Access for All

With the help of a Teaching Tolerance Educator Grant, this teacher created a space where DeafBlind students could be themselves and teach the larger school community about DeafBlindness.

Wendy Harris wanted to start a DeafBlind club at her school. 

An educator for the deaf and blind, Harris noticed that her DeafBlind students at the Metro Deaf School in St. Paul, Minnesota—one of the top schools for the deaf in the United States—were missing out on some key academic and social experiences. The club, she imagined, could fill those gaps and also raise the overall cultural competency of the school.

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SHEP Moves Towards Bridging the Gap for Deafblind and Substance Abuse Resources

Sensory disabilities, such as blindness and deafness, can be frustrating and challenging to manage in a sight- and sound-focused world. This challenge becomes even greater if the person with the disability has a substance abuse problem. While addiction treatment can provide the tools and skills needed for an individual to recover from and manage substance use or abuse, many facilities are not equipped up to manage the needs of those who are vision or hearing impaired.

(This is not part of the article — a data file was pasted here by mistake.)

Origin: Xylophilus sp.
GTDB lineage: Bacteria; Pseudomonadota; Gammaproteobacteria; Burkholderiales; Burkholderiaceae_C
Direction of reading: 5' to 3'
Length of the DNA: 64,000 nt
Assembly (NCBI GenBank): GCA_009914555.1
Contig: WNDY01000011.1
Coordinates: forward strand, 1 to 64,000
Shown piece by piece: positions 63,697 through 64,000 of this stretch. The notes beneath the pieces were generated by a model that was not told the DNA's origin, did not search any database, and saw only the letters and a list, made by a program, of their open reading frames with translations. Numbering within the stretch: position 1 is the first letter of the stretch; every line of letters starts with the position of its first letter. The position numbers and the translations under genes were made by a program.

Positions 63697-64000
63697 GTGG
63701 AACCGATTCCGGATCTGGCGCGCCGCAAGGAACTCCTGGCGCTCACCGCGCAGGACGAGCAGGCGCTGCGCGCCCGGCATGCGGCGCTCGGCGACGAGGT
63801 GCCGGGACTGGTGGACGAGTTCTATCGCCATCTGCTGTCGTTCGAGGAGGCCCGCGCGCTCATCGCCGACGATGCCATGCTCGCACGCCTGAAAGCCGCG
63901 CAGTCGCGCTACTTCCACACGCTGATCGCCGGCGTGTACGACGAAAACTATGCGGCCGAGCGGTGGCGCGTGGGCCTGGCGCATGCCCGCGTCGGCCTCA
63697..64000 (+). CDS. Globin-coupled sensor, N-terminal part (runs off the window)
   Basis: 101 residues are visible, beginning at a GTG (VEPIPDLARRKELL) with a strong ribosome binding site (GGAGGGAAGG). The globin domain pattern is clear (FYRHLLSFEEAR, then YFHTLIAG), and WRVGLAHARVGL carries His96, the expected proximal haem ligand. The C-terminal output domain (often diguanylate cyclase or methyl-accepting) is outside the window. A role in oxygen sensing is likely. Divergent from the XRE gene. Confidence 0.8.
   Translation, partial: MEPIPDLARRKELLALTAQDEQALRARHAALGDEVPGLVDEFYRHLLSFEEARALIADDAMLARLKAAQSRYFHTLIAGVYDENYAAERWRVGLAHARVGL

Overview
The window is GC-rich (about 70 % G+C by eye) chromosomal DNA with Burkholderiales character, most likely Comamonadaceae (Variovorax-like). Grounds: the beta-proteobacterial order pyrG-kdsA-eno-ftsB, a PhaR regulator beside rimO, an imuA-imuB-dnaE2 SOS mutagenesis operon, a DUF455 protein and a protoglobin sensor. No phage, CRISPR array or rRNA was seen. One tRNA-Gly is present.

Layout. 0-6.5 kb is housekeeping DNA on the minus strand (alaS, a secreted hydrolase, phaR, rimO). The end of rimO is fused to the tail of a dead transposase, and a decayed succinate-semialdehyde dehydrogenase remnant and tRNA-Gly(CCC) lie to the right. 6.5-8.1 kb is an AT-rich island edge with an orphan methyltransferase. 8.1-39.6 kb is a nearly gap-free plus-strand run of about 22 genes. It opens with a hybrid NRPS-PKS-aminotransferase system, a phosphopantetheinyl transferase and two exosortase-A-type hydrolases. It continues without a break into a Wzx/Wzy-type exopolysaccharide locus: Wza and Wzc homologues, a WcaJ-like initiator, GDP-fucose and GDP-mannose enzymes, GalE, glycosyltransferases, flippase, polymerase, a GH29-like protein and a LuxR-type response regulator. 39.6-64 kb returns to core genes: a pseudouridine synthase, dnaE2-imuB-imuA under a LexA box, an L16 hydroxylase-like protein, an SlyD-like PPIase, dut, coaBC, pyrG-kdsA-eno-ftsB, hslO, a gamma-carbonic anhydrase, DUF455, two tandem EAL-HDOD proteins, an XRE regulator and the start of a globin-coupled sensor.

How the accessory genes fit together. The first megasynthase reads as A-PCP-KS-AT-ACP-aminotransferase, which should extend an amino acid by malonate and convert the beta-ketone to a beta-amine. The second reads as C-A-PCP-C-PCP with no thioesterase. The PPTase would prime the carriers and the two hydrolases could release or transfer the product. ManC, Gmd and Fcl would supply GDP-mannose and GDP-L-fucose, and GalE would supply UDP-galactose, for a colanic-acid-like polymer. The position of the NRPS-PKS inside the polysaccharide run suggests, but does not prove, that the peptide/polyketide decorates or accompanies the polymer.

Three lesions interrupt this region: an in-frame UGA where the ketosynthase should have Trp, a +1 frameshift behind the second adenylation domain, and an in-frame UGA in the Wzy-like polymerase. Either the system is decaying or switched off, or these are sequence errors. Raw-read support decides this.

As a result, people who are blind or deaf and need substance abuse treatment may be turned away from some facilities or don't get the message and help they need. In many cases, they have even avoided trying to find treatment, due to the concern that they won't have the services or resources available at the facility.

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